// ------------------------------------------------------------------------------- //

	export var value = null;

</script>

<style>

	article {
		font-size: 1rem ;
	}

	.tree-wrapper {
		margin-bottom: 30px ;
	}

</style>

<article>
	<h2>
		Parsed Data Structure
	</h2>

	<div class="tree-wrapper">
		<JsonNode value="{ value }" />
	</div>

	<p>
		<strong>Pro Tip</strong>: If a String value contains JSON, you can try to parse
		it by using <strong>double-clicking</strong> on the value.
	</p>
</article>

As you can see, the JsonExplorer.svelte component simply takes the value property and pipes it into JsonNode.svelte. This JsonNode component will examine the given value, determine its type (ie, string, number, Boolean, object, array), and then recursively render itself as needed.

Internally, since Svelte uses import statements in order to define component elements, we need to use a special element for recursion: <svelte:self>. Simple values like strings, numbers, and Booleans represent our "base case". That is, they terminate a given recursive branch. Objects and arrays, on the other hand, contain multitudes—their entries and elements have to be rendered recursively via the <svelte:self> element.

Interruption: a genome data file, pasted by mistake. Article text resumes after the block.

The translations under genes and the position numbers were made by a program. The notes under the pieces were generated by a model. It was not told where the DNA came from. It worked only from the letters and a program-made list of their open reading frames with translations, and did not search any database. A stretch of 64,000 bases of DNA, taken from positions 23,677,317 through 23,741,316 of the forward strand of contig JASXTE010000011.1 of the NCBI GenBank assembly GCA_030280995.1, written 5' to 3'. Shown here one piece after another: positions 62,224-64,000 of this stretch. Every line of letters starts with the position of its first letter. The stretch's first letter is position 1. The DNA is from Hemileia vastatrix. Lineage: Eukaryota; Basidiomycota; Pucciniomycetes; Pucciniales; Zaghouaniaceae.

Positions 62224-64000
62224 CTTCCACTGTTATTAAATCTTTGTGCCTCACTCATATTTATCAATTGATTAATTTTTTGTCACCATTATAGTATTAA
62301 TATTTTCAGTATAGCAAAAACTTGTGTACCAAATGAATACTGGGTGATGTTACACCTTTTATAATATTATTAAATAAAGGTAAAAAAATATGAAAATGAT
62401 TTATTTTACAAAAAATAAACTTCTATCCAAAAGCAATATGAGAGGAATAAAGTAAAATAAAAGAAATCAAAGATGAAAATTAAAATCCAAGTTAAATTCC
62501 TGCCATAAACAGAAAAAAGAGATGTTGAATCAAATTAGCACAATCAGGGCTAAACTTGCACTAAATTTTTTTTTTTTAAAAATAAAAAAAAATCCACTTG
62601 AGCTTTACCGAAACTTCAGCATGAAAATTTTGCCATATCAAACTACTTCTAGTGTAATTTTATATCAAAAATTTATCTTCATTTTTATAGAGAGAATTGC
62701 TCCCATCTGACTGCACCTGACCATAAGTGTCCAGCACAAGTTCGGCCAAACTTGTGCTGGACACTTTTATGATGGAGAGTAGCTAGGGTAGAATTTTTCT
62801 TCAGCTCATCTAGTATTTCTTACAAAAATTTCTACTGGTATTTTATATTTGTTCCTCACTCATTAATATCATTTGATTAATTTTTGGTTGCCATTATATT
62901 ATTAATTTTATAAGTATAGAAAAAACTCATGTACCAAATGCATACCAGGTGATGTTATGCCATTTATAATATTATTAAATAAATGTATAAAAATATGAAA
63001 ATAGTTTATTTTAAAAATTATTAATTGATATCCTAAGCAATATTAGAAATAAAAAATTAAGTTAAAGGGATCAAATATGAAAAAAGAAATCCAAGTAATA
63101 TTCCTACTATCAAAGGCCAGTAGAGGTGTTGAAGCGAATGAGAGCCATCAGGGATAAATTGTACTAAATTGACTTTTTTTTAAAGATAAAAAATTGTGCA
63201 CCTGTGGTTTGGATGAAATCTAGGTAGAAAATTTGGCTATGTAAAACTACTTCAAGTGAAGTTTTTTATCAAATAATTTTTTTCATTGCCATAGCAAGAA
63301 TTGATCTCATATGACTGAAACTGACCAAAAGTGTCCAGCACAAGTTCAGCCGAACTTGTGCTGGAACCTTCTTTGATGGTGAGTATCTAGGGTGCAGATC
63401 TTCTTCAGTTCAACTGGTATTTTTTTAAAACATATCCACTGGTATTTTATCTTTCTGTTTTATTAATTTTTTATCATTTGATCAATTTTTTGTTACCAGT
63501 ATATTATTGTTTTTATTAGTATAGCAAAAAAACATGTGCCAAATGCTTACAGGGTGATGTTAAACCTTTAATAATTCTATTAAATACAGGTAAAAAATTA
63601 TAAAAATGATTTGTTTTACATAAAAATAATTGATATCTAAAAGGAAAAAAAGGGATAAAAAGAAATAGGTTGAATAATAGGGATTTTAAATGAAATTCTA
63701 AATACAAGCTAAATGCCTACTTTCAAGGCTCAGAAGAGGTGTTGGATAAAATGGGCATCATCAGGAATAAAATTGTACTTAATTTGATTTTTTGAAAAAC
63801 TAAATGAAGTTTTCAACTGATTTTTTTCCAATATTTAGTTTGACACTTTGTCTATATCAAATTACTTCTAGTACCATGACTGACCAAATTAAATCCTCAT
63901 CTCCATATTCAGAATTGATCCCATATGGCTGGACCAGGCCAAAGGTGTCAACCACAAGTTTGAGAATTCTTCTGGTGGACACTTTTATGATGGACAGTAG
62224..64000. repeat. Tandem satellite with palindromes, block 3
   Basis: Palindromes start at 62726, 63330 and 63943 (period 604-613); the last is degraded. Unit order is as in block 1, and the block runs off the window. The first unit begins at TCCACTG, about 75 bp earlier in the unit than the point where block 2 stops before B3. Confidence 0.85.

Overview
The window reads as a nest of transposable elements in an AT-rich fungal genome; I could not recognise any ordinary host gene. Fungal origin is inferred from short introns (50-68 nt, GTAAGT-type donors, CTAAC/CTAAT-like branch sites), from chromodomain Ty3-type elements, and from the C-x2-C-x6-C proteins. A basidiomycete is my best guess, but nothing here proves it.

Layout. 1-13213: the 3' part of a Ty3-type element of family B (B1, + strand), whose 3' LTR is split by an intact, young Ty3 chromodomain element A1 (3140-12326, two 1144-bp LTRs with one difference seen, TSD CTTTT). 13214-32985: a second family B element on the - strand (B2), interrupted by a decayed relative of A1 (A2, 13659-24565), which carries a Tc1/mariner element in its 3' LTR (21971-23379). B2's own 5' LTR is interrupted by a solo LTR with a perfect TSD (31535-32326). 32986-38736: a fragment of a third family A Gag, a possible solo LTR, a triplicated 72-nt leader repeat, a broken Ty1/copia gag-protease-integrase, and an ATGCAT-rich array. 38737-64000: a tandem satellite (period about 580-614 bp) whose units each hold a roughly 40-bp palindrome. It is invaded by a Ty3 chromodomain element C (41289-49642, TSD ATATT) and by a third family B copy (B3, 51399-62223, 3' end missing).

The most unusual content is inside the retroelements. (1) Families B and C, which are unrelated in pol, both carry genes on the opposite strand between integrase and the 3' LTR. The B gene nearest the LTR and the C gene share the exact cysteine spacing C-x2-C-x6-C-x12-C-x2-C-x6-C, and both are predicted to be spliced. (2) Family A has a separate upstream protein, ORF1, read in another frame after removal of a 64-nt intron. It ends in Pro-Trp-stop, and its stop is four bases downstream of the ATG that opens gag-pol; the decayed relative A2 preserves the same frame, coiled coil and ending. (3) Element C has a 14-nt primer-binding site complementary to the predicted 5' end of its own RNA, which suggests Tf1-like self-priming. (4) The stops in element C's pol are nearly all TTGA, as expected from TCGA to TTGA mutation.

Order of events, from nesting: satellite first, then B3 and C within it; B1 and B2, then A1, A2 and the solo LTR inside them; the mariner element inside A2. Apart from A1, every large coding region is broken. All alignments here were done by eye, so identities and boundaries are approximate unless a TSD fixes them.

There's a lot going on in the following Svelte code. Not only does this component render each type of data value, it also allows sub-trees of the rendering to be collapsed. And if a given data value is a string, this node will attempt to parse the given string as JSON if the user double-clicks on the value.

I could have probably collapsed the non-recursive renderings into a single case (with variable-based rendering); but, having everything explicitly broken apart feels easiest to reason about.

<script>

	// Import app modules.
	import { getType } from "./type-utils.js";
	import { ARRAY, BOOLEAN, NULL, NUMBER, OBJECT, STRING } from "./type-utils.js";

	// ------------------------------------------------------------------------------- //
	// ------------------------------------------------------------------------------- //

	// I am the value being "explored".
	export var value = null;

	// I allow parts of the data structure tree to be collapsed.
	var isCollapsed = false;
	var collapsedEntries = Object.create( null );

	// Whenever the value changes, re-evaluate the type.
	$: valueType = getType( value );

	// ---
	// PRIVATE METHODS.
	// ---

	/**
	* I attempt to replace the current value with JSON.parse() of the current value. This
	* is helpful for when a string payload contains an embedded JSON representation.
	*/